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Paris Auto Show 2014: Has Renault lost its mojo?

Renault Espace Paris Auto Show 2014aRenault Espace

The Paris Auto Show was the first motor show in the world, established in 1898 by industry pioneer Albert de Dion. This is where French manufacturers are expected to shine, surprise and revolutionise the automotive world. In 1922, an astounding 81 French automobile makers were exhibited at the Show.

Renault Twingo Paris Auto Show 2014aRenault Twingo

As the #1 French manufacturer for the past 70 years, Renault has used the Show in the past to make big noise about new and upcoming models. From the 1947 Paris Motor Show where Renault unveiled the first mass-produced French car, the Renault 4CV, to the 1992 Show where it stunned the automotive world by revealing the Twingo which would go on to achieve legendary success for the brand, and 2002 when the doomed yet prestigious Vel Satis was unveiled.

Renault Espace Paris Auto Show 2014b Renault Espace Paris Auto Show 2014c Renault Espace Paris Auto Show 2014dRenault Espace interior, featuring incredibly cramped and windowless third row seats.

In this context, Renault’s efforts at this year’s Paris Auto Show have left me frankly unsatisfied and a little worried. All Renault’s energy at the inaugural press conference on the first press day was spent talking up the new generation Espace, granted a paramount nameplate for the brand, but with very little sales power. Worse, the world class smarts the first generations Espace showcased have all but disappeared to give way to an SUV-esque silhouette with pretentious interior and ridiculously cramped third row seats. Is Renault starting to take itself too seriously?

Renault Twingo Paris Auto Show 2014bRenault Twingo

The Espace wasn’t exactly new news as its design and most features were known well before the Paris Auto Show, yet it took complete centre stage at Renault’s stand with no less than 10 examples displayed. The other star model on the Renault stand wasn’t new either: the third generation Twingo had been unveiled in Geneva last March and had already hit French roads (#8 in September). Yet there were 7 of them on the stand. Although I have to say I do like the colour-changing light balls hanging from the ceiling that have become Renault’s trademark over the past few international Auto Shows…

Renault Eolab Concept Paris Auto Show 2014Renault Eolab Concept

This Post Has 5 Comments
  1. I’m afraid I have to say ‘yes’ to the question “has Renault lost its mojo”. Ever since Dutchman Van der Acker joined Renault, I do not like the designs of the brand (I’m Dutch myself BTW).
    The designs are trying to be very trendy and I think the designs are a bit too much. For instance, the headlights of the Clio are way too big and the car in general is also too large for a B-segment car. However, you wont say that it is that big when you sit in the car. Also, the rear of the Captur looks very Asian to me, not to mention the ‘cheap-ass’ interiors Renaults have these days.
    The design of the Twingo is also not what I expect from a Renault. It looks quite a lot like a Fiat 500, but then with the engine on the wrong side of the car. It is nowhere near the original Twingo of 1992 (which is very hard to do, I know).
    It is a shame that Patrick Le Quement doesn’t work for Renault anymore. His design are still very, very good!

  2. Matt, I do not completely agree with you. Renault’s presentation in this show is indeed weak but this is a random case. They became really strong with the small range (Clio & Captur are massive successes and I predict a very good performance from new Twingo). Waiting next year for new Megane, Megane SUV & Laguna, left the brand with no serious presentation this year but this is the plan for the upper market cars, where traditionally Renault is behind her german rivals.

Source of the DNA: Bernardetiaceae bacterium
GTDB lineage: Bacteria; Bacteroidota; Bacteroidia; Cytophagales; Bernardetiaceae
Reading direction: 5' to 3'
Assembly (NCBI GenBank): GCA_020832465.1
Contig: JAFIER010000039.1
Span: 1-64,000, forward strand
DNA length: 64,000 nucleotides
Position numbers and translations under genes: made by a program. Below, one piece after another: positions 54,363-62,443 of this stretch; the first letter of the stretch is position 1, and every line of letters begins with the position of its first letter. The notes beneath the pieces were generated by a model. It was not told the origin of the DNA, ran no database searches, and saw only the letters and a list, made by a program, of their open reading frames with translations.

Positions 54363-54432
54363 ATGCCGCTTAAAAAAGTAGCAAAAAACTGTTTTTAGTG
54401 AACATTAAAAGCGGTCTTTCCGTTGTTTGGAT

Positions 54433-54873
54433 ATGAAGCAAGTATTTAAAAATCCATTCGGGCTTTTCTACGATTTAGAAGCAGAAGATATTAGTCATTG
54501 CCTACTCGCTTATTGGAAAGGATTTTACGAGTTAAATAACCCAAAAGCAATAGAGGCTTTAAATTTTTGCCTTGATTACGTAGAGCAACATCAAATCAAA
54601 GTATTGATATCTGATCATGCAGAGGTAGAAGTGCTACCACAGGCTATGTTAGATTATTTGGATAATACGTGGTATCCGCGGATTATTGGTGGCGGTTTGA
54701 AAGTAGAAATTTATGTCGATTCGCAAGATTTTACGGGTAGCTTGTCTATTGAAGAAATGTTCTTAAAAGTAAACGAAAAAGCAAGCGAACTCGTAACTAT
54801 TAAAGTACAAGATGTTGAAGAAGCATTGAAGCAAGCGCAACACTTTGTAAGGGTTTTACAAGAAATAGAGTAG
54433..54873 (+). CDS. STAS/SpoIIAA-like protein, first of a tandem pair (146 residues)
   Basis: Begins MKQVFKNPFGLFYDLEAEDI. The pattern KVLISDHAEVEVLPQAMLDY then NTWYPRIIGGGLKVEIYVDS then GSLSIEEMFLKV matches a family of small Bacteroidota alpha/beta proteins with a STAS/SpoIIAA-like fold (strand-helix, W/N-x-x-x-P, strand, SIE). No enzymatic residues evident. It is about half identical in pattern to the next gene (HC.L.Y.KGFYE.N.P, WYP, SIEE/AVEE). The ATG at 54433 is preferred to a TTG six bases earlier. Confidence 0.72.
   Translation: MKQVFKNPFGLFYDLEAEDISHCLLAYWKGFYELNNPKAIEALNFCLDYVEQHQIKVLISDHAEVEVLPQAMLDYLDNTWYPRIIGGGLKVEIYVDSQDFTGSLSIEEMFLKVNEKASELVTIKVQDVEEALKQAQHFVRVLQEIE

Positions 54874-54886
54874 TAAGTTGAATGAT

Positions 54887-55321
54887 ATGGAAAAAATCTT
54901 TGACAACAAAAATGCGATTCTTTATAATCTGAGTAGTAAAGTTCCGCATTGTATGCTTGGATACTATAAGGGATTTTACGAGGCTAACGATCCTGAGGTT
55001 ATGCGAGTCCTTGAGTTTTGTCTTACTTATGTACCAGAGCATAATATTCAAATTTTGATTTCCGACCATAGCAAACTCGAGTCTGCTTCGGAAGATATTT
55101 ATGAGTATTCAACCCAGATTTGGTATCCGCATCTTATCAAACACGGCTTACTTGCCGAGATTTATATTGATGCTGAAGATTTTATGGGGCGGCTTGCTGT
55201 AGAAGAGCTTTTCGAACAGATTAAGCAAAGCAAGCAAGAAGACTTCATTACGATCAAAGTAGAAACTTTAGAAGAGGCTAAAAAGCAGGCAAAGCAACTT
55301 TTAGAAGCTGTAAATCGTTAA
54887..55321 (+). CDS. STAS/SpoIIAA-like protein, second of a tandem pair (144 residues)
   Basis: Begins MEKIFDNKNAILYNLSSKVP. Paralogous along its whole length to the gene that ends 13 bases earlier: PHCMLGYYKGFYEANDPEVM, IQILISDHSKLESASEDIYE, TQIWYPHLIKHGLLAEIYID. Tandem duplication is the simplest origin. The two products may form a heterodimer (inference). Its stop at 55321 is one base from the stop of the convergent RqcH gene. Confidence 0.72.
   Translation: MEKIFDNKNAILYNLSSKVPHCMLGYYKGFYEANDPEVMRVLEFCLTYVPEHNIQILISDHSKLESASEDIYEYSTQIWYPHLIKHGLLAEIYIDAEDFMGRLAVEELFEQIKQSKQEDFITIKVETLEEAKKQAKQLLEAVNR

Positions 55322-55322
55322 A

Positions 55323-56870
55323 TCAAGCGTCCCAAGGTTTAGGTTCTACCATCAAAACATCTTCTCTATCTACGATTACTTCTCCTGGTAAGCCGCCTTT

VW, Opel and PSA weren’t so strong either in terms of new launches. Opel had mainly a facelifted Corsa and Ford the new Mondeo.

  3. I am not a fan of Renault, but the Clio is a great looking car, especially the Clio Estate. Also the new Twingo is really cool (saw the first one on the road this week). I would actually considering buying one of these two, if I were in need of a new car now. I also really like the Zoe and the Twizy. So, I am not that worried about Renault like I used to be a few years ago.

    But the pace of Renaults development is a little too slow, I feel. The new Megane, new Laguna, new Koleos are urgently needed and should be available NOW.

    And lets not Forget about the funniest joke ever, the Latitude. I mean, that name alone sounds ridiculous in my ears. But, French Automakers choosing funny names is a whole different story: Safran? Vel Satis? Cactus?! Really?! Cactus?

    oh btw: Thanks for the great coverage of Paris 2014, Matt.
    Greetings 🙂

  4. I do not understand your point of view. In Paris Renault has unveiled one of their most iconic and important models for the next years. The new Espace V is the most expensive and luxury Renault since the Vel Satis. In the next Geneve and Frankfurt Auto Shows they will unveiled the next generations of the Megane, Laguna, the new Megane-based SUV, etc..

    In regards to the new generation of the Espace, Renault is just to adapt to what the market demands. The customers nowadays want massive and dynamic SUVs, and not more MPVs. So it makes a lot of sense this new Espace V, the third row seats could be better but the vehicle as a whole looks to be amazing.

  5. A great article as always.
    I would say that Renault certainly lost its mojo a few years ago. The current Laguna (withdrawn here in the UK a few years ago) was a design and sales failure. The Fluence and Lattitude also poor sellers. But the new Clio is outselling its rival the 208 anod the Captur is a big success. The crunch will come with the Mégane replacement.

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